Crisis Boosts Demand For Some Japanese Companies Some companies are doing a brisk business following the earthquake and tsunami in Japan. Those kept busy by the calamity include an excavation equipment manufacturer and a used car salesman.
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Crisis Boosts Demand For Some Japanese Companies

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Crisis Boosts Demand For Some Japanese Companies

Crisis Boosts Demand For Some Japanese Companies

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MICHELE NORRIS, Host:

This is ALL THINGS CONSIDERED from NPR News. I'm Michele Norris.

MELISSA BLOCK, Host:

NPR's John Burnett introduces us to some of those businesses.

JOHN BURNETT: One of the busiest companies in northern Japan these days is Okada Aiyon. They manufacture the steel jaws attached to diesel excavators that are removing debris and looking for bodies up and down the coast.

NOBORU TAKAHASHI: (Foreign language spoken)

BURNETT: In the shop, mechanics prepare the iron grapples, as they're called, for shipping. Though the company's stock has taken off in the past three weeks, Takahashi says he's putting in long hours because his country needs him in this time of crisis.

TAKAHASHI: (Foreign language spoken)

BURNETT: When the sea roared inland, it swept up thousands of cars. And when the wave retreated, it cast them off like so many crushed beer cans. Naoki Sugawara stands in his used car lot in Morioka beside a sold out sign. He says these days, 80 percent of his customers are coming from the coast to replace their smashed vehicles.

NAOKI SUGAWARA: (Through translator) Before the earthquake, it was mostly young people who were starting a new job and wanted to buy a cool car. After the quake, I'm selling lots of inexpensive mini-trucks that can haul cargo, the kind of trucks the fishermen lost.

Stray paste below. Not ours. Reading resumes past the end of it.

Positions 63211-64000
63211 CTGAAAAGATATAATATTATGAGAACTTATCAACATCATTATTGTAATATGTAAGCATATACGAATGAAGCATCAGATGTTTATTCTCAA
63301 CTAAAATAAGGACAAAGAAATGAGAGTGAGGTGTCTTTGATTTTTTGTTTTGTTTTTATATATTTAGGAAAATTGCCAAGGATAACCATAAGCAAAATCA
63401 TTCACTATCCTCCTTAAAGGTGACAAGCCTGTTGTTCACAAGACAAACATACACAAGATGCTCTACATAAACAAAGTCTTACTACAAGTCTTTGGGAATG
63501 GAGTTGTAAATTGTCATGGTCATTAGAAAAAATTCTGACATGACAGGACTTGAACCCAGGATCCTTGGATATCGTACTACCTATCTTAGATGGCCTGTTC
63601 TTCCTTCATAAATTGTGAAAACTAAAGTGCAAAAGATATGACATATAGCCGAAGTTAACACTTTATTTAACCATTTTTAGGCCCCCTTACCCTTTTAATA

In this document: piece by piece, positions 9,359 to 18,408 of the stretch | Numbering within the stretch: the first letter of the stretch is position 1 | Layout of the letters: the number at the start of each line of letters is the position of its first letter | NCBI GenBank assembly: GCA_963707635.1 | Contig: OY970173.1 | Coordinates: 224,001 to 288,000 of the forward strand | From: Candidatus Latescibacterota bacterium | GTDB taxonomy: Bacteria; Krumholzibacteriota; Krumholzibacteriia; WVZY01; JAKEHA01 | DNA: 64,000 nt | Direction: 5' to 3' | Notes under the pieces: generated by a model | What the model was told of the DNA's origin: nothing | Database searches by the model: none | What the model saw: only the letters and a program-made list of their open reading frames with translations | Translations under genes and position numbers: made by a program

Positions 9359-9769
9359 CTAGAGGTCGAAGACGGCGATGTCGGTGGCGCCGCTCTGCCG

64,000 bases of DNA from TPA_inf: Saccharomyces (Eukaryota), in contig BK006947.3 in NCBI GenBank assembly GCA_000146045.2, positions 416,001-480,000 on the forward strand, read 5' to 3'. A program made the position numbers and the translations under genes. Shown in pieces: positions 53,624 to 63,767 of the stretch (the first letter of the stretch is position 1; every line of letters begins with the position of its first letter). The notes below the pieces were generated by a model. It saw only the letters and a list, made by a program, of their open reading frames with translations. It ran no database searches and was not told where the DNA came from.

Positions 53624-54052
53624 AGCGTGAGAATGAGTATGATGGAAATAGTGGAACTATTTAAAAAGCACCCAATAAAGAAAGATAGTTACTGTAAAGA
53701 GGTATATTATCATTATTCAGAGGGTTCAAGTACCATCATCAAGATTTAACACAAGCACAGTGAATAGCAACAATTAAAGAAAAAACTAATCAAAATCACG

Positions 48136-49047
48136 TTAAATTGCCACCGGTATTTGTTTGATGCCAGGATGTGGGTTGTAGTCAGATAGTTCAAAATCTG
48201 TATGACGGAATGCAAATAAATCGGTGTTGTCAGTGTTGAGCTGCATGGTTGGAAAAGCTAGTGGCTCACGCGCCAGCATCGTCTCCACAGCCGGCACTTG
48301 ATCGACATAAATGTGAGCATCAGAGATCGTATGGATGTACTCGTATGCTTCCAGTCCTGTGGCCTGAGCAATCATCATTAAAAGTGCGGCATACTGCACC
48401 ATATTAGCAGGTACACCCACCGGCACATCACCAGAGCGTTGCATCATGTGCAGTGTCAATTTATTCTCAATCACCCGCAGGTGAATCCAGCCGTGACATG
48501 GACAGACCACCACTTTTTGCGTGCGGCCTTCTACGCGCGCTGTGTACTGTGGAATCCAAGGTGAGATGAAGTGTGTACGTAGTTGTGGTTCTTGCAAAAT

BURNETT: Minoru Okada is chief of the Morioka office.

MINORU OKADA: (Through translator) The other day, our stock price rose by 70,000 yen before buying was stopped because the climb was too fast. If you ask me, I think they're overvaluing our company.

BURNETT: Stefan Lippert, a business professor at Temple University's Japan campus, says after the 1995 Kobe earthquake, there was never any question that that important city had to be rebuilt. But that's not the case with the lightly populated northeastern coast.

STEFAN LIPPERT: We do not know at the moment which city or which village actually will be rebuilt and who's going to pay for that and to what extent it will be rebuilt.

BURNETT: Unidentified Man: (Foreign language spoken)

BURNETT: John Burnett, NPR News in northern Japan.

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